McCurdy leads race
Nationals on track despite result going to preferences
TIM McCurdy looks almost certain to retain the seat of Ovens Valley for the Nationals but for the first time since 2002 it has gone to preferences to be decided.
And local anti-violence campaigner Tania Maxwell (Derryn Hinch Justice Party) was right in contention to take one of five Upper House seats for Northern Victoria in her first venture into politics.
As of yesterday Mr McCurdy secured 45.26 per cent of the primary votes (55.45% in 2014) with 81.9 per cent of the votes counted with Labor’s Kate Doyle on 19.99 per cent (22.15% in 2014) and Independent Tammy Atkins on 19.86 per cent.
On second preferences Mr McCurdy jumped to 63.33 per cent with Ms Doyle on 36.67 per cent.
Mr McCurdy won the most votes at every booth except one, Wandiligong, where Ms Doyle scored three more votes.
“It’s not done yet, there’s still a couple of thousand votes to go, but there have been good preference numbers for us so far,” said the Nationals incumbent since 2010.
“I’m thrilled there has been a lot of voters who didn’t give me their primary vote but gave me their second preference.
“If people really didn’t like the job I was doing they could have done just that and put me further down the ballot.”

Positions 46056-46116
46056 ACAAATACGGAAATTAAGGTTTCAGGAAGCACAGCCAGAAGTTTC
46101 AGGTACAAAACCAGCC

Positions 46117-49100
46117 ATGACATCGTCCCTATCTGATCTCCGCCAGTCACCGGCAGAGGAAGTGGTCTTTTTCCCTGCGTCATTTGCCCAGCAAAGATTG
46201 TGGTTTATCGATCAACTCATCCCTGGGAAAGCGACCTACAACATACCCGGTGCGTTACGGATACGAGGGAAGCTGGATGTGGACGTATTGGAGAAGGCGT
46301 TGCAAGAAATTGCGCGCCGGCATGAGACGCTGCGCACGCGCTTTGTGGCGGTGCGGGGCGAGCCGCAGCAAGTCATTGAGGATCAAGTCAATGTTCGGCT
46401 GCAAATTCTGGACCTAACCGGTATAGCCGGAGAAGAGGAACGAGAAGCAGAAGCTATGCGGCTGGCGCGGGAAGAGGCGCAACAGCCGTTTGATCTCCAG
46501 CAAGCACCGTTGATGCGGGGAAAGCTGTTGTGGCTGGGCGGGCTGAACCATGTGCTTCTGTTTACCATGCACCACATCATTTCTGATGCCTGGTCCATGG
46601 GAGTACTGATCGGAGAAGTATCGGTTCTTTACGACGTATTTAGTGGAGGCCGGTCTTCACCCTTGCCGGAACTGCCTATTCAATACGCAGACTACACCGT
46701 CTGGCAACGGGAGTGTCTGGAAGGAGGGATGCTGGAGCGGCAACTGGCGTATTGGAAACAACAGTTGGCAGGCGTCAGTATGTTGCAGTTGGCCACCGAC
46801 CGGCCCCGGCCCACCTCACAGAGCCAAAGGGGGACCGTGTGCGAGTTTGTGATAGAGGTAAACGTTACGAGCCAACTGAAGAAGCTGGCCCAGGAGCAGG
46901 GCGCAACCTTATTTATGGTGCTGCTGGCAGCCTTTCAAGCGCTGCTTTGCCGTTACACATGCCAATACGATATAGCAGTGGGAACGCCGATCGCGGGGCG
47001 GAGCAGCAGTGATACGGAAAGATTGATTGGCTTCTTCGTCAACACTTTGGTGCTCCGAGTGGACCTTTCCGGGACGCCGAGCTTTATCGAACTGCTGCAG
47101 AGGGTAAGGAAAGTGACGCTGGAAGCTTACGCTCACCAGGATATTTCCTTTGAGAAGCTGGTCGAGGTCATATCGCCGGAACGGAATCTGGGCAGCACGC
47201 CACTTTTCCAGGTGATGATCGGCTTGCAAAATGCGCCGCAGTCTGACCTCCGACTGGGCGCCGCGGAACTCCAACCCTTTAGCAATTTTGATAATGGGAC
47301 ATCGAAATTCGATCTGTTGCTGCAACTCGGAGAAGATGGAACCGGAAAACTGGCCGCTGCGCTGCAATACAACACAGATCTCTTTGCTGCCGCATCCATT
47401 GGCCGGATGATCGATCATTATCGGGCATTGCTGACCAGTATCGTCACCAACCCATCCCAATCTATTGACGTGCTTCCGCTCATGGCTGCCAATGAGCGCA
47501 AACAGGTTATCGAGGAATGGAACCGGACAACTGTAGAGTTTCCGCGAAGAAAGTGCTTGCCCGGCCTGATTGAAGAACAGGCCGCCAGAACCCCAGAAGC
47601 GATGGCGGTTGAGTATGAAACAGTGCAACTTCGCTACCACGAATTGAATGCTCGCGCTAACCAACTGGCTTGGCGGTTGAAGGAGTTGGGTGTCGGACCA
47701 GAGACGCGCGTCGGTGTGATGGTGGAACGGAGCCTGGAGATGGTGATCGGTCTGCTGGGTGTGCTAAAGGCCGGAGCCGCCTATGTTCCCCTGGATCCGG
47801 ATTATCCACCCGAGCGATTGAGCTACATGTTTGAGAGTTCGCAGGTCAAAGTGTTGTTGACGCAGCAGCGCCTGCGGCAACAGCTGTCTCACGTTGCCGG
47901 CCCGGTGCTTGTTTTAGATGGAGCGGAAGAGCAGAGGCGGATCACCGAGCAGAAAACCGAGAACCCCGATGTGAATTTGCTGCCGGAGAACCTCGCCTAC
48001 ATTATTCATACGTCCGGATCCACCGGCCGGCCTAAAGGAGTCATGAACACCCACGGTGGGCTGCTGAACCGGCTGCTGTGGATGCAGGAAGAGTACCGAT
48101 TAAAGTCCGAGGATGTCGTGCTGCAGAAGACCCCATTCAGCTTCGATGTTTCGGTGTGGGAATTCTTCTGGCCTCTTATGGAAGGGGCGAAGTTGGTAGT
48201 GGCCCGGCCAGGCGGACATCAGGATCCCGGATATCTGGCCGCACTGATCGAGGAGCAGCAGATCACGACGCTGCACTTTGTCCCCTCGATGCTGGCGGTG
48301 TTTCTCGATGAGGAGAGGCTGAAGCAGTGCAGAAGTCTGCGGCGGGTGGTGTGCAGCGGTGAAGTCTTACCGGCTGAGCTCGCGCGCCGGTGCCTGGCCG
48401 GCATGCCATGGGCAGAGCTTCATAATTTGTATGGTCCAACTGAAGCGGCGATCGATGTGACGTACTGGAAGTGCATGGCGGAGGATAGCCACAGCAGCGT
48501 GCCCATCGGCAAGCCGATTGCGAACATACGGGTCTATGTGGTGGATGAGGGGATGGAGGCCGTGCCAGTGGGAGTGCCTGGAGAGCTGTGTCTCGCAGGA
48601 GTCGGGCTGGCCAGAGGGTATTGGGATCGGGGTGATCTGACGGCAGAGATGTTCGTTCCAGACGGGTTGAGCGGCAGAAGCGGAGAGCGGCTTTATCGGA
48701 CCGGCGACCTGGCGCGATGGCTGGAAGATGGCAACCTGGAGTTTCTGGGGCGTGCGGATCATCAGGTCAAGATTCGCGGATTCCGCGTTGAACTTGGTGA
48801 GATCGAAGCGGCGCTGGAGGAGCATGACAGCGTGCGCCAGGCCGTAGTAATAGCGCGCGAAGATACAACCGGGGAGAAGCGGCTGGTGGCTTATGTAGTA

Mr McCurdy said it appeared the Nationals would lose just one seat (Mildura) following Saturday’s result which saw their Coalition partner’s support decimated and Labor increase its majority in State Parliament.
“The message out of Mel- bourne (Liberals) was all on broad issues but when it comes to your electorate it’s local issues that count,” he said.
“You’ve got to see it, touch it, smell it.”
Mr McCurdy said he was unaware about the full page advert in Friday’s Wangaratta Chronicle authorised by the National Party’s state office attacking Tammy Atkins until he saw it in the paper.
“I don’t like it and I think Ovens Valley voters prefer the positive message which is why our campaign was a positive one,” he said.
Mr McCurdy said, however, that the negativity did go both ways at times, particularly at some of the polling booths on Saturday.
“Whether that was due to the advert I don’t know but it it’s not all one-sided,” he said.
DECISION TIME: Smaller crowds flocked to the Myrtleford Uniting Church Hall on Saturday after the popularity of the relaxed pre-polling rules. Tim McCurdy won the vote at the Myrtleford booth and is expected to retain his seat.